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Henry Fogel
Fanfare, November 2012

…two late-Romantic works combining elements of Brahms and Liszt, but in a way that is actually Stenhammar’s own…and enrich your collection in a major way. © 2012 Fanfare Read complete review

Daniel Coombs
Audiophile Audition, January 2012

This is a splendid recording of works that should be considered more than just a curiosity. Soloist Niklas Sivelöv is a gifted pianist with an impressive international resume and the Malmö Symphony under Swiss Mario Vanzago plays with energy and conviction. Kudos to Naxos for producing a fine series of recordings of Stenhammar’s music. Previously, I was only familiar with his Symphony No. 1. This recording makes a solid addition to a very valuable collection. © 2012 Audiophile Audition Read complete review, January 2012

Niklas Sivelöv plays both concertos with mastery and a fine sense of style, and the accompaniment by the Malmö Symphony Orchestra under Mario Venzago is sure-handed, idiomatic and convincing throughout. © 2012 Read complete review

Nick Barnard
MusicWeb International, December 2011

this is wonderfully attractive music of consummate skill that deserves to be far better known. Although there is recorded competition for this music…at the Naxos price advantage and deploying the idiomatic and ever excellent Malmö Symphony Orchestra this is a winner.

Sivelöv is absolutely superb here; all fleet gossamer passage-work and dextrous cross-rhythms. Conductor Mario Venzago is totally at home in this idiom and the Malmö orchestra sound very fine.

I would suggest this new release would be a fine place to start an investigation of Stenhammar’s music although the Symphony No.2…Certainly it remains both absurd and shameful that institutions like the Proms have yet fully to embrace the music of this most talented yet modest man.

For all lovers of romantic piano concertos this disc will bring great pleasure. © 2011 MusicWeb International Read complete review

David Denton
David's Review Corner, November 2011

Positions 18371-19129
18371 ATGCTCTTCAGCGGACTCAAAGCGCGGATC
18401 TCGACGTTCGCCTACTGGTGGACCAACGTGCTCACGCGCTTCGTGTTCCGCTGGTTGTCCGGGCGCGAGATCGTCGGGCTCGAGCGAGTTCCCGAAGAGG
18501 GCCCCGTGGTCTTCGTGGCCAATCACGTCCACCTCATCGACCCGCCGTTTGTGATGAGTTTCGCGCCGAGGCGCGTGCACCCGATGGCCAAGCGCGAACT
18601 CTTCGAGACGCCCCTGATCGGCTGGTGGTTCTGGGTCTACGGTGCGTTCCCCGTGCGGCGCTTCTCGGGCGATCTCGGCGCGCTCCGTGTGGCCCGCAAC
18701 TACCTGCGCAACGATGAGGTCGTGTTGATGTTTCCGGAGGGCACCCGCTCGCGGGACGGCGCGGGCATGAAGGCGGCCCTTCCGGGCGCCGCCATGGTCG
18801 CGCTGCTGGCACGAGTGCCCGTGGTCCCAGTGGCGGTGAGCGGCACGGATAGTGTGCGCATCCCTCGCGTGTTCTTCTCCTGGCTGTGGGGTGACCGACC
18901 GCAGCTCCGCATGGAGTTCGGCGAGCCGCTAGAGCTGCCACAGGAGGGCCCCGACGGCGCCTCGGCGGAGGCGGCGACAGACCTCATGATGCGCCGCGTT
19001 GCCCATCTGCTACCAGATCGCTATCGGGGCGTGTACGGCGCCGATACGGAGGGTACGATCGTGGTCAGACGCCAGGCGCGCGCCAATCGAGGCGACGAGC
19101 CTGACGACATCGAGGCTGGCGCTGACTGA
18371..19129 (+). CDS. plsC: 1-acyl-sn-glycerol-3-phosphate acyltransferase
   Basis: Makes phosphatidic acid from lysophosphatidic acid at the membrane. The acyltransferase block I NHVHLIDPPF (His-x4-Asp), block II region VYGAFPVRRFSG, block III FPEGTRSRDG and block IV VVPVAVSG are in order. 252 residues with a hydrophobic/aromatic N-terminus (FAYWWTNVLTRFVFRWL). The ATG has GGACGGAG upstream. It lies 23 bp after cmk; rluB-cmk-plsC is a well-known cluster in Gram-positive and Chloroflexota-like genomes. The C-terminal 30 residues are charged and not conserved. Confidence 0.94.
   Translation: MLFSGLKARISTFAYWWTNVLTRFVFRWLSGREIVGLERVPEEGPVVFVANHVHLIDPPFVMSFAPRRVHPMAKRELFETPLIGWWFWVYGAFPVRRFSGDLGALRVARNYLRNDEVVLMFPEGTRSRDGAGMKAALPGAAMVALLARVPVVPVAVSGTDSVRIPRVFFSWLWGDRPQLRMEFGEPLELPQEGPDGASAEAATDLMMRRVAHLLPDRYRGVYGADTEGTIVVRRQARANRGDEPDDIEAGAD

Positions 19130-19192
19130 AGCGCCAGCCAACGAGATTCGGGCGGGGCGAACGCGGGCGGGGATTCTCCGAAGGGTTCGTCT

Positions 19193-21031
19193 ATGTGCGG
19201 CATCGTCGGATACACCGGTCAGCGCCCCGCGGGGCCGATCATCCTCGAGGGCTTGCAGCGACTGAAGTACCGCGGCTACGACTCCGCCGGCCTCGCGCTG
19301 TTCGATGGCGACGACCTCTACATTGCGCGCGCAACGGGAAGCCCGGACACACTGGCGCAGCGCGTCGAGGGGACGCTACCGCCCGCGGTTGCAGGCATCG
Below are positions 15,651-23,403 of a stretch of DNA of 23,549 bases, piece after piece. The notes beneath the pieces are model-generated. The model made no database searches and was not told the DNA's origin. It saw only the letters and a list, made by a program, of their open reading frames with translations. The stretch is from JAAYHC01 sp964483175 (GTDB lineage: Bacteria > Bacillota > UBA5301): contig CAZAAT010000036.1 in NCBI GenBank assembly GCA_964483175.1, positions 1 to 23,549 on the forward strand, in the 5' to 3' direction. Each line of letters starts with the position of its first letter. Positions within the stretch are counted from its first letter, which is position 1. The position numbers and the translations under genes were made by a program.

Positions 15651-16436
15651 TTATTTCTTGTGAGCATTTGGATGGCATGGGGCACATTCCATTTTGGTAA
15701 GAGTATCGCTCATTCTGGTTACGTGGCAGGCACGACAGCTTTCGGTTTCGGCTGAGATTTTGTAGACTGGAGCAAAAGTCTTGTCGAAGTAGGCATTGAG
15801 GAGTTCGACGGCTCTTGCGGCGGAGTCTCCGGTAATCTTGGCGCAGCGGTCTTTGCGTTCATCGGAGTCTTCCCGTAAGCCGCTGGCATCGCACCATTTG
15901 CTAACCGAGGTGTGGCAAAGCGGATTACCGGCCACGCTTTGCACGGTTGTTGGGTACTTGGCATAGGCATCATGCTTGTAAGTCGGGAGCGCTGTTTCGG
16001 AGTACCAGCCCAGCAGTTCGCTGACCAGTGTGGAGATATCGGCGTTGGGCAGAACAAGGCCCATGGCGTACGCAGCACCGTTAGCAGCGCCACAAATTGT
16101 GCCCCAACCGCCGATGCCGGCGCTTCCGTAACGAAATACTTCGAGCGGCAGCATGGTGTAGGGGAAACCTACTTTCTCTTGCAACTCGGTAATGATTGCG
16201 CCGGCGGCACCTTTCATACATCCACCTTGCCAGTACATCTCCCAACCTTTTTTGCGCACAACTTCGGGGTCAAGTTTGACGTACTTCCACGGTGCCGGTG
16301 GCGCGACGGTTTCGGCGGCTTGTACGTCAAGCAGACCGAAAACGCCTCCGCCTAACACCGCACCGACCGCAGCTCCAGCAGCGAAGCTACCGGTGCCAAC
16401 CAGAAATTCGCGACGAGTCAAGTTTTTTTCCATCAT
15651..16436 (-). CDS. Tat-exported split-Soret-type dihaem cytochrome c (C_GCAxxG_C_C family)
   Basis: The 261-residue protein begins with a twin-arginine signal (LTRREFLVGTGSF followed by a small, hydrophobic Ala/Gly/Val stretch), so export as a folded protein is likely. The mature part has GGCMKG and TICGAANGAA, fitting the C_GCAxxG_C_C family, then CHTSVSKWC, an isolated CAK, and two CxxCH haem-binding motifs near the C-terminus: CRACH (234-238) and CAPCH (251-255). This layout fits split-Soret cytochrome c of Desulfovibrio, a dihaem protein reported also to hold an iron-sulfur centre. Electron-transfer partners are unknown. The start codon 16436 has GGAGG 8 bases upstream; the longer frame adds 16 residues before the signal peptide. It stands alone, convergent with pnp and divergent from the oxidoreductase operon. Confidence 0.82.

Though composition had to take second place to a performing career as a pianist and conductor, Wilhelm Stenhammar left to the world two fine piano concertos. At the age of twenty-one he had given, as his concert debut, the first Swedish performance of the Brahms First Piano Concerto. It was probably his success on that evening that persuaded him to write his First Piano Concerto completed the following year in 1893. He was not regarded as a virtuoso, and his work omitted those big theatrical gestures of Brahms, though in all other respects it came from the same mould. His Second Concerto did not arrive for another fifteen years, by which time he was already established as a conductor who had taken charge of the Gothenburg Symphony Orchestra. It was, however, together with his Second Symphony and the Serenade, to prove the peak of his compositional career. Whereas the First was a lengthy score, the Second was relatively short, its three movements linked to form one long span. It is a work full of joy, and though it was already in an outdated style for the early 20th century, it gives great pleasure in a style more related to Rachmaninov than Brahms. It was thought that the score and parts of the First Concerto were destroyed in a Second World War fire, until another copy was discovered in the 1990’s. I think I have heard all the recorded performances of both works, and would certainly place this one from Niklas Sivelov as my recommendation. He goes deep into both scores, with every dynamic and rhythmic nuance keenly observed. He also has the most persuasive partners in the Malmö Symphony and Mario Venzago, and if the recorded sound needed more air around it, it is cleanly defined and pleasing.

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